Tuesday, March 03, 2015
Yesterday in the Comical of Higher Education, Richard Wolin, an American (ethnic cleansing of natives, racial slavery, mass incarceration of poor and uneducated) intellectual, judges the mauvaise foi of others.
The most recent act of bad faith on the part of Heidegger’s defenders has been to claim that anti-Jewish elements are present in the work of earlier German thinkers as well, such as Kant and Hegel, suggesting that it is unfair to single out Heidegger for harboring anti-Semitic convictions that were widespread. However, such claims are misleading in two important respects: (1) The Black Notebooks make clear that anti-Semitism occupies a systematic position in Heidegger’s thought, which was not the case with Kant and Hegel; and (2) Kant’s and Hegel’s thoughts were predicated on the notion of the "autonomy of reason," and, therefore, unlike Heidegger’s, remained unserviceable for the ends of National Socialism.
Wolin's notion that the core of Heidegger's contribution is contained in the Black Notebooks's anti-semitic remarks merely indicates that after decades of criticizing Heidegger, he still doesn't get what's original about Heidegger's way of thinking.

Wolin is right that Heidegger was a part of the "convenient rationalization for German nonresponsibility". As such, Heidegger is a banal and idiotic figure, just like the characters Fassbinder staged in his BRD trilogy, Lili Marleen, and Berlin Alexanderplatz, who shirk responsibility and so are complicit in the horror.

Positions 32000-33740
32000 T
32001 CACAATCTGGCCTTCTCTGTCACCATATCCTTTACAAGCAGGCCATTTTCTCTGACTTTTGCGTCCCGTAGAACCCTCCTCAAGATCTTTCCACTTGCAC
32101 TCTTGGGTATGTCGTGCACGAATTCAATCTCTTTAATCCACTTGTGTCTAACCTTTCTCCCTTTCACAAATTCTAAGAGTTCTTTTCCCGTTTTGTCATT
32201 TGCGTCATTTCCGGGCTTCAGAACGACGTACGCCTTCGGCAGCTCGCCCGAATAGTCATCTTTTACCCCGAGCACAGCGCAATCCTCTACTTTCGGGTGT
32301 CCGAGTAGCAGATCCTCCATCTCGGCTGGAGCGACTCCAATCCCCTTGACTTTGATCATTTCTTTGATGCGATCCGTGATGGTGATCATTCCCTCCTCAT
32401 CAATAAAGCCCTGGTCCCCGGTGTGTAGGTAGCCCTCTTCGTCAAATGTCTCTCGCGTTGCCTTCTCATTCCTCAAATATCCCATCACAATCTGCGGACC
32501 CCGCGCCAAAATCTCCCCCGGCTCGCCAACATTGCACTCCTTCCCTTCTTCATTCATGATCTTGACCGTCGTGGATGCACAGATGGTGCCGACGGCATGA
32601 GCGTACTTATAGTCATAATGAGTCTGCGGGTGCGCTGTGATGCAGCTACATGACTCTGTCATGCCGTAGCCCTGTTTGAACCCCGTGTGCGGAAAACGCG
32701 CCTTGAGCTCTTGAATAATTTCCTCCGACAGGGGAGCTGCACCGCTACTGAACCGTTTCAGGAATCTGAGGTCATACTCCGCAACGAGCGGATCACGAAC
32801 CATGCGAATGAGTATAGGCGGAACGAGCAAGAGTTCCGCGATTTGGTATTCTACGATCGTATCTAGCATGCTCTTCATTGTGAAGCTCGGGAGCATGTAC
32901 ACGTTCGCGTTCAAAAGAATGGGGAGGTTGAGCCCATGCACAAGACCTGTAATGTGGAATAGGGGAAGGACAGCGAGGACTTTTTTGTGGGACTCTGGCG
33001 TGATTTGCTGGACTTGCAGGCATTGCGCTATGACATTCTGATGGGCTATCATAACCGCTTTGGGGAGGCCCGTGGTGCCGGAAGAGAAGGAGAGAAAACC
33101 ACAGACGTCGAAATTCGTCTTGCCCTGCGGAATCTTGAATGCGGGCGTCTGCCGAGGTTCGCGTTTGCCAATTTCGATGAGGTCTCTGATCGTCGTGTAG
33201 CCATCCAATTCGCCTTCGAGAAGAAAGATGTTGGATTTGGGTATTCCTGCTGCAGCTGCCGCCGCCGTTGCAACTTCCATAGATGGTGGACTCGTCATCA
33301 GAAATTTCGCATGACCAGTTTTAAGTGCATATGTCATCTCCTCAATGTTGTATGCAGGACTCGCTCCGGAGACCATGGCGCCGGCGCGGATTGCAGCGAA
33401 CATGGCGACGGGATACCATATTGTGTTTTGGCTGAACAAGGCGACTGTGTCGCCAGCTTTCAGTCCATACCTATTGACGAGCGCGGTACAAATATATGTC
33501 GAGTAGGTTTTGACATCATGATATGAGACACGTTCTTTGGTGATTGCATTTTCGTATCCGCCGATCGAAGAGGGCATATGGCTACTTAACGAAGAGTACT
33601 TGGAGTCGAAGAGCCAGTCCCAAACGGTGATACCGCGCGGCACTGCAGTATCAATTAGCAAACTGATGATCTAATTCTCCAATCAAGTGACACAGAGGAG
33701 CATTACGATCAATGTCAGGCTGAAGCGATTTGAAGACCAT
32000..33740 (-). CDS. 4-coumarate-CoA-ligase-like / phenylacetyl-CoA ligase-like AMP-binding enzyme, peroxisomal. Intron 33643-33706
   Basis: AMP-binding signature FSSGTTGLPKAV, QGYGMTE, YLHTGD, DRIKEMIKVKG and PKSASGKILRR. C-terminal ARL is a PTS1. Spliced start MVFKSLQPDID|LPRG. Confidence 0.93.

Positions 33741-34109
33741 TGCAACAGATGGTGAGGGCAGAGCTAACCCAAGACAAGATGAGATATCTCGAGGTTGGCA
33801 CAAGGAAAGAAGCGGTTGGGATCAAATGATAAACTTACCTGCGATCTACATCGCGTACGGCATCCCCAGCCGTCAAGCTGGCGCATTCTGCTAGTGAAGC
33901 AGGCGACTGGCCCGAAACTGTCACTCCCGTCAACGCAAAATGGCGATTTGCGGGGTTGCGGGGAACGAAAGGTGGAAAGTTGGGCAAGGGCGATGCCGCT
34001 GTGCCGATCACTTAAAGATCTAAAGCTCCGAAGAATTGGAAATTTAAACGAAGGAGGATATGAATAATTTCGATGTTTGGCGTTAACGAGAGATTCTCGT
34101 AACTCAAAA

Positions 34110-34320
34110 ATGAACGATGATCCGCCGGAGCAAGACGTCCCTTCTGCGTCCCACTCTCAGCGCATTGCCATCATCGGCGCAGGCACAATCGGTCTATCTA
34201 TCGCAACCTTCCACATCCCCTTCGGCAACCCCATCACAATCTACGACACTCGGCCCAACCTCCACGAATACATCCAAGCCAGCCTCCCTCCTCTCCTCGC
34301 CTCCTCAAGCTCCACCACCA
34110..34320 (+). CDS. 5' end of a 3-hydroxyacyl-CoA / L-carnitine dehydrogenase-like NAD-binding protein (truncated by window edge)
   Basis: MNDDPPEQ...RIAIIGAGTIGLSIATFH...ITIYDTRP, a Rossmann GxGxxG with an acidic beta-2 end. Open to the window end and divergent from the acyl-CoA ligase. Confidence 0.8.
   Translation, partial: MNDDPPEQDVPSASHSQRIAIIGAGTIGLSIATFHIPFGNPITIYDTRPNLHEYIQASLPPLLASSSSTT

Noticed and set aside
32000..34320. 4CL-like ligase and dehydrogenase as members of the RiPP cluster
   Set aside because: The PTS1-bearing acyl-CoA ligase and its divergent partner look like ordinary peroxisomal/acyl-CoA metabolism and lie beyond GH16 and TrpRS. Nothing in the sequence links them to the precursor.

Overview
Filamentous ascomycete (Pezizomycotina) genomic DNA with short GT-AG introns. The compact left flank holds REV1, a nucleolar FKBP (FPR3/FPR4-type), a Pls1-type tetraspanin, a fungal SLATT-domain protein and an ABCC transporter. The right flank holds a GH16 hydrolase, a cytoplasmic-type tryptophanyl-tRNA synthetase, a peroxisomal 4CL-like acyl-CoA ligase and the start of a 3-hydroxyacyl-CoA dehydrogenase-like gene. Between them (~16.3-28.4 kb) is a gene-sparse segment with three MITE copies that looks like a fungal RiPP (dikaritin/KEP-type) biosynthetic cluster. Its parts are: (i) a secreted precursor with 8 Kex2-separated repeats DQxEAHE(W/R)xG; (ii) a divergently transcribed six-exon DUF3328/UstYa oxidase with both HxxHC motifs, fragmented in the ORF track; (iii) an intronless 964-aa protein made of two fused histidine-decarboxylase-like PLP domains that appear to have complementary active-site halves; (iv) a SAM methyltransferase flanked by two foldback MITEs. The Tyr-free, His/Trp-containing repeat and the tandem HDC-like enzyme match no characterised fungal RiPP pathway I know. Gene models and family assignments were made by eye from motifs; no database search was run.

Heidegger's writings on German-ness aren't of much interest to anyone who is not a German. No one else but specific Germans would think Germans are a master race with some special historical destiny. Nor do most readers of Heidegger think that Bavarian peasants are ontologically privileged, despite the meister's prejudices for his location. Commenting on German-ness is a feature of most German philosophers' works. Once you get past what's noteworthy and original about them, and read the source materials, they are all concerned with defining German-ness. And similarly, they all have trouble fitting Jews into their national narratives. Heidegger's anti-semitisms is not a particularly acute case in that company.

The notion that Kant and Hegel "remained unserviceable for the ends of National Socialism" is easily disproven. Alfred Rosenberg, the actual Nazi philosopher (hanged at Nuremberg), praised Kant ("The euthanasia of Judaism is the pure moral religion.", Streit der Fakultaten, 1798). Alfred Baeumler, the Reich's director of the Institute for Political Pedagogy wrote his dissertation on Kant. Reichsminister Hans Frank spoke of Hegel ("The Jewish multitude was bound to wreck His [Christ] attempt to give them the consciousness of something divine, for faith in something divine, something great, cannot make its home in a dunghill", The Spirit of Christianity and its Fate, 1799) as Germany's greatest political philosopher. Shouldn't a historian know that?
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